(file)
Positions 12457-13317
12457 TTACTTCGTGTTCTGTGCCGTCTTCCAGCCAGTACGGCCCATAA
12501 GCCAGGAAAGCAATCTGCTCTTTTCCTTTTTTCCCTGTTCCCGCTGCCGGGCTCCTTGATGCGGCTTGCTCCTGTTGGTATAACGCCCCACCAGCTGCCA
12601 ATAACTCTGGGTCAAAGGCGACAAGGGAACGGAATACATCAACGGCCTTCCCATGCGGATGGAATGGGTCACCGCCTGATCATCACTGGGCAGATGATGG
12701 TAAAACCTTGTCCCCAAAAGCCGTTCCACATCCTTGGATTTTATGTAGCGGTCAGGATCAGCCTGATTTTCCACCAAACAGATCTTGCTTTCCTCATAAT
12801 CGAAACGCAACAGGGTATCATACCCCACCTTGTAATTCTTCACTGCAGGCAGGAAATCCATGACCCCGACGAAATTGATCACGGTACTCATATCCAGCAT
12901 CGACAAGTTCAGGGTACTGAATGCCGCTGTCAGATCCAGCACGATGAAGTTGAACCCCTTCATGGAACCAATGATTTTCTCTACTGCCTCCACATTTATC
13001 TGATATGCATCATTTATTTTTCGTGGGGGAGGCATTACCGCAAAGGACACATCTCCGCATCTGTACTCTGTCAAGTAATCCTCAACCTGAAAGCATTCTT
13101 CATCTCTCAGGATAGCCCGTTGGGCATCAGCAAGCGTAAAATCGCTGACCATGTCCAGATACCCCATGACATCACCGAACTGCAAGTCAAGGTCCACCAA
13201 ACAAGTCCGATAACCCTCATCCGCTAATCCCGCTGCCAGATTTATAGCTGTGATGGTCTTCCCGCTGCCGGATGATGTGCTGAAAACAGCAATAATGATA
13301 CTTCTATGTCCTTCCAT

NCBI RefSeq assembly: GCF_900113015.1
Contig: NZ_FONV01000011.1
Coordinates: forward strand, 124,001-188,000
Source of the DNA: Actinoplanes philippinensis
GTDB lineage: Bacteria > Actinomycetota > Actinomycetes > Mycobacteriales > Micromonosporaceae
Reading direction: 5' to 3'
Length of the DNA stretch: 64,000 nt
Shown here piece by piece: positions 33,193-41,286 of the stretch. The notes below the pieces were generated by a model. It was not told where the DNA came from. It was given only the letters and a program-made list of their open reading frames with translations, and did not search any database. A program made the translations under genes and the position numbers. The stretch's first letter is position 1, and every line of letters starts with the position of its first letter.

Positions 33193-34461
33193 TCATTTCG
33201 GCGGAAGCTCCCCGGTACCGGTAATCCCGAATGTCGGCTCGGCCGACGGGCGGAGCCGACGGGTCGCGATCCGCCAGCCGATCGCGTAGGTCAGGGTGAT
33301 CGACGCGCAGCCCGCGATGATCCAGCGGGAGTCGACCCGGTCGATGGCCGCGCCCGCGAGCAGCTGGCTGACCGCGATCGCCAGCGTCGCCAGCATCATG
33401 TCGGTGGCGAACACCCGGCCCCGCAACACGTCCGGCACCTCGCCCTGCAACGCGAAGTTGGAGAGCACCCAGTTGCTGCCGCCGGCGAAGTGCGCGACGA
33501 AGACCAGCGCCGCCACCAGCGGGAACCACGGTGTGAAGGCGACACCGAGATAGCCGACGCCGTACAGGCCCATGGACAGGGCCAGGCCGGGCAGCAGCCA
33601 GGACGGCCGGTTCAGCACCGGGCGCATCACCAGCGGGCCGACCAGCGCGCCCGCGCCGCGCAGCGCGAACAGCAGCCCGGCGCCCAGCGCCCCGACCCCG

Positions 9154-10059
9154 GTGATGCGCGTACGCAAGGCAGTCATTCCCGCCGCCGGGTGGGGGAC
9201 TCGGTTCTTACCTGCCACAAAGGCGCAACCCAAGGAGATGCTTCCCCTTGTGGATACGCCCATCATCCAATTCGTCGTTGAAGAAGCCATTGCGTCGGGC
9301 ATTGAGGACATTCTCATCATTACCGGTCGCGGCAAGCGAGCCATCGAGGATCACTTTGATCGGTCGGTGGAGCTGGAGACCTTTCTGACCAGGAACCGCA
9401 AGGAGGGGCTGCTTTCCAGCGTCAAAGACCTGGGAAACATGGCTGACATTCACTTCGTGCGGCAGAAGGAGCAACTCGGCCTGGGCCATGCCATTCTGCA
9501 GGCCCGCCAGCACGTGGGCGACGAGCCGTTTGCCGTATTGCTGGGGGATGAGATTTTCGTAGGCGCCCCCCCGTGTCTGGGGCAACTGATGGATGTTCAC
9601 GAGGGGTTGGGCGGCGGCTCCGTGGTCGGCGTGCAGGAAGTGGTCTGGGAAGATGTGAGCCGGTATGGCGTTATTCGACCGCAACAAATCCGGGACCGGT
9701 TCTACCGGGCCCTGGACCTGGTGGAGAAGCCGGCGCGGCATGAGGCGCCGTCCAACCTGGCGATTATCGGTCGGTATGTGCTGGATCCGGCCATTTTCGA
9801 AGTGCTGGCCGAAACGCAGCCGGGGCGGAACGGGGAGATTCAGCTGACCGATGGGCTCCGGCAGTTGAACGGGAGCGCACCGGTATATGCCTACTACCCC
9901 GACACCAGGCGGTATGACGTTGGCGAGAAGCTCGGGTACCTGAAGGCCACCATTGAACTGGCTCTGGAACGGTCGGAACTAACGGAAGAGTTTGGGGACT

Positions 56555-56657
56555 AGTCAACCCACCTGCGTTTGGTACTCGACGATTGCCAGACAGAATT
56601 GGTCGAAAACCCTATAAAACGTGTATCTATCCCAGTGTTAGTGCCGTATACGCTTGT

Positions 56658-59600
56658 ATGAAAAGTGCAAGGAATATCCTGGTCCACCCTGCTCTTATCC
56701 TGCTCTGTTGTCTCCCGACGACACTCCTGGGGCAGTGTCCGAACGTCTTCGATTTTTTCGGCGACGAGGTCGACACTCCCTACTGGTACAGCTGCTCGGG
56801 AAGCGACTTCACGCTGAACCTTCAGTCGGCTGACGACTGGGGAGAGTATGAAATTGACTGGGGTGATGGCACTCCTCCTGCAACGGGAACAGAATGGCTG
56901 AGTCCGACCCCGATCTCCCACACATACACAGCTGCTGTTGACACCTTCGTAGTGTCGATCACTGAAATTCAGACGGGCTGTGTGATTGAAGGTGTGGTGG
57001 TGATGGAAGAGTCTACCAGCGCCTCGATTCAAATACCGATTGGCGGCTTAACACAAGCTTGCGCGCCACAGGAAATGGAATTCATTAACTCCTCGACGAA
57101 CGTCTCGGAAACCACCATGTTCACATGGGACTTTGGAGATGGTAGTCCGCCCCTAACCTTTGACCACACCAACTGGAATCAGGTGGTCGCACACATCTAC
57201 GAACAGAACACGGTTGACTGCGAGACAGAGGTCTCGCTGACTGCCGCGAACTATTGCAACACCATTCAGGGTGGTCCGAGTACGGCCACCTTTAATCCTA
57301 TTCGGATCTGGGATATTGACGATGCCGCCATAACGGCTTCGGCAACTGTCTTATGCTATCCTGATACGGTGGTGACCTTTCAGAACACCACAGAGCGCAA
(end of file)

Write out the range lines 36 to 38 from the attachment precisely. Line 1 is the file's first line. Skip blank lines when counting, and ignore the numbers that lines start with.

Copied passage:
9901 GACACCAGGCGGTATGACGTTGGCGAGAAGCTCGGGTACCTGAAGGCCACCATTGAACTGGCTCTGGAACGGTCGGAACTAACGGAAGAGTTTGGGGACT

Positions 56555-56657
56555 AGTCAACCCACCTGCGTTTGGTACTCGACGATTGCCAGACAGAATT